The double bridge is based on the Brazilian samba. This groove is usually not played in 3, but I love breaking musical rules! The first part is more subdued, while I feel the second, more traditional samba (though still in 3), is a major highlight of album, spiced up with shaker & triangle. The tricky rhythmic interludes are based on the Indian concept called Tihai, which I discussed in these notes for Percussion Discussion. Here, I work a rhythmic pattern in 5 to work out perfectly in 3.
I extend and alter the B section to ride out the heavier ending while hinting at the changing accents of the intro.
Riverflow is the jazziest number on the album. The happy melody will have you snapping and singing along! The B section is in 7/8 and is a vehicle for the drums to play over. The last bar is in 4, which leads into the spacious C section, in waltz time. The last bar of this part is in 4 the first time, as it sways its way back to the swing. The next time it's in 5, leading into the rubato bridge, which is classical in nature. It's also in 5, at the end.
The story behind the title does not flow nearly as nicely as the piece of music. It combines a heavy metal group from the north, a college jam band from the south, and a poem I once wrote.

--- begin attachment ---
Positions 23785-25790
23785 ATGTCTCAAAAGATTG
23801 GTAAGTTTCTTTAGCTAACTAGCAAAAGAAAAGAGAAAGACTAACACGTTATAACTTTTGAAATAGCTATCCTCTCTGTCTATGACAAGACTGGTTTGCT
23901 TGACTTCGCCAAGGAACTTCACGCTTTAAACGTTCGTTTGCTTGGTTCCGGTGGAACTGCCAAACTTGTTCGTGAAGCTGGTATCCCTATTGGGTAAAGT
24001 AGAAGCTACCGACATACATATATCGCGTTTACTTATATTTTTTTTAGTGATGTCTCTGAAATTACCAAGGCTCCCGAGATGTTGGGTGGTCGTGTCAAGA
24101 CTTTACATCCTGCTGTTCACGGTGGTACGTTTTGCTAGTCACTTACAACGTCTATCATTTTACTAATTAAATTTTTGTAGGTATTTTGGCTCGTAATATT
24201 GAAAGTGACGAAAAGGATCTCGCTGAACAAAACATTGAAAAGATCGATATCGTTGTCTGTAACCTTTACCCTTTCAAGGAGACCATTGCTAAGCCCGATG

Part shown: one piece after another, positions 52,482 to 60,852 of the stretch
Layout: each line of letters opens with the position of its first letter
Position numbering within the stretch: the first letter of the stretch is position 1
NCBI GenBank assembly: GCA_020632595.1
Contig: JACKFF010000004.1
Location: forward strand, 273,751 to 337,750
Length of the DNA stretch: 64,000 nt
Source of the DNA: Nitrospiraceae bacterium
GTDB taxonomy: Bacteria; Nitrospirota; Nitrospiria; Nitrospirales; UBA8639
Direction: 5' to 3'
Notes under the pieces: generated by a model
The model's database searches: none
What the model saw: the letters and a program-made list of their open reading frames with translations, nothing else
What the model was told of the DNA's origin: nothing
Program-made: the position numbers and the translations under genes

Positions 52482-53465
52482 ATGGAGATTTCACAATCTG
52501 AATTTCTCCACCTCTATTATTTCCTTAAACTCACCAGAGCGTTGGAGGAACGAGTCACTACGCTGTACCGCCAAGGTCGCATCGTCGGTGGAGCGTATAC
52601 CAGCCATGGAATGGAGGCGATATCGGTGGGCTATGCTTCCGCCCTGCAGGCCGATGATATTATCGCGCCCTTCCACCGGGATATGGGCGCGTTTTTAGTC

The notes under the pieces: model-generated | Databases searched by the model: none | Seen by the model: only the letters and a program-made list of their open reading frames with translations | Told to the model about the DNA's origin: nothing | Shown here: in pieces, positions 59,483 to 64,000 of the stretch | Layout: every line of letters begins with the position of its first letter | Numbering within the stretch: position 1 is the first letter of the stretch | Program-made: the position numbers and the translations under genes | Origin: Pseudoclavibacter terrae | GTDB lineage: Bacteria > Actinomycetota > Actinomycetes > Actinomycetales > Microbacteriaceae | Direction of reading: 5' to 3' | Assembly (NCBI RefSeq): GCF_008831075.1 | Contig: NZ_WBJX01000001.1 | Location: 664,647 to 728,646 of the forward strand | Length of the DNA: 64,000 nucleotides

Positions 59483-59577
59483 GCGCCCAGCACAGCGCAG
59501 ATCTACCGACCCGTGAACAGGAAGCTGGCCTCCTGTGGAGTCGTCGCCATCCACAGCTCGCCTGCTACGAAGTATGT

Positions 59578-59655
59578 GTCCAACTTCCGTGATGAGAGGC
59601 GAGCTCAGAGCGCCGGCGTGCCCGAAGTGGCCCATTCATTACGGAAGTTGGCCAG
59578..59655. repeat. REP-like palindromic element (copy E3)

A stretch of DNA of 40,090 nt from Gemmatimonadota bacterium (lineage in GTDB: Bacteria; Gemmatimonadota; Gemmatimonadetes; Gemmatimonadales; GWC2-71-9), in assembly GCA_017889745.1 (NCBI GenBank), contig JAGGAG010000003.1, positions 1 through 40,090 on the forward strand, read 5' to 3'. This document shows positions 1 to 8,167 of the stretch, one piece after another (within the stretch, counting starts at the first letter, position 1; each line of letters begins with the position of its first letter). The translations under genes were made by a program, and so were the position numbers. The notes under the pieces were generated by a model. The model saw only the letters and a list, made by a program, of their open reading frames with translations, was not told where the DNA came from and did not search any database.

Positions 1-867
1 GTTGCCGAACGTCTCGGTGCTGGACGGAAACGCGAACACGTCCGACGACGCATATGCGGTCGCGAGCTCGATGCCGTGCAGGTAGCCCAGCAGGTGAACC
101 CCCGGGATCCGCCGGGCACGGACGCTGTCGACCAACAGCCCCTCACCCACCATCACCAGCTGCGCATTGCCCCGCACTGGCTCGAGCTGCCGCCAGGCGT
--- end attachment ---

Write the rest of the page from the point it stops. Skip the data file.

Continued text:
Tribal in nature, the toms flam their way through a relentless double bass pulse. A new instrument is introduced every phrase, which is where the title comes from. First, there's woodblock and shaker, then the bass introduces the pitches. Ripple rolls come next, followed by high pitched, 4-voiced chords to accentuate the phrases. Finally, a rhythmic melody is brought in and matched by an extra set of higher pitched drums.
Strong chords over a powerful drum beat with quarter note snare accents and fast triplets on double bass drums follow the tribal climax and lead into a memorable melody in shifting meter. The odd meter continues in the next portion of the bridge, in a half-time, heavy double bass feel with the washy sound of riding on a crash cymbal. The building block theme of the piece is not lost on the bridge as each of the last two sections adds a doubling part the second time through.
Please click on the section devoted to “Hero”, where you can hear the full audio and read about this solo marimba piece.
There were 3 other pieces written and recorded during the Esoteric Music sessions. I'm saving them for the 3rd CD. I feel as though a dozen tracks is the perfect amount. Having 15 complex pieces, clocking in at just under an hour, is a lot music to digest and I didn't want any of the compositions to get lost in the shuffle. he 3 pieces that are being heldover are: a Latin number, an odd meter piece, and a linear fusion based track. All of those styles are represented on this album already and now will have counterparts on the following one.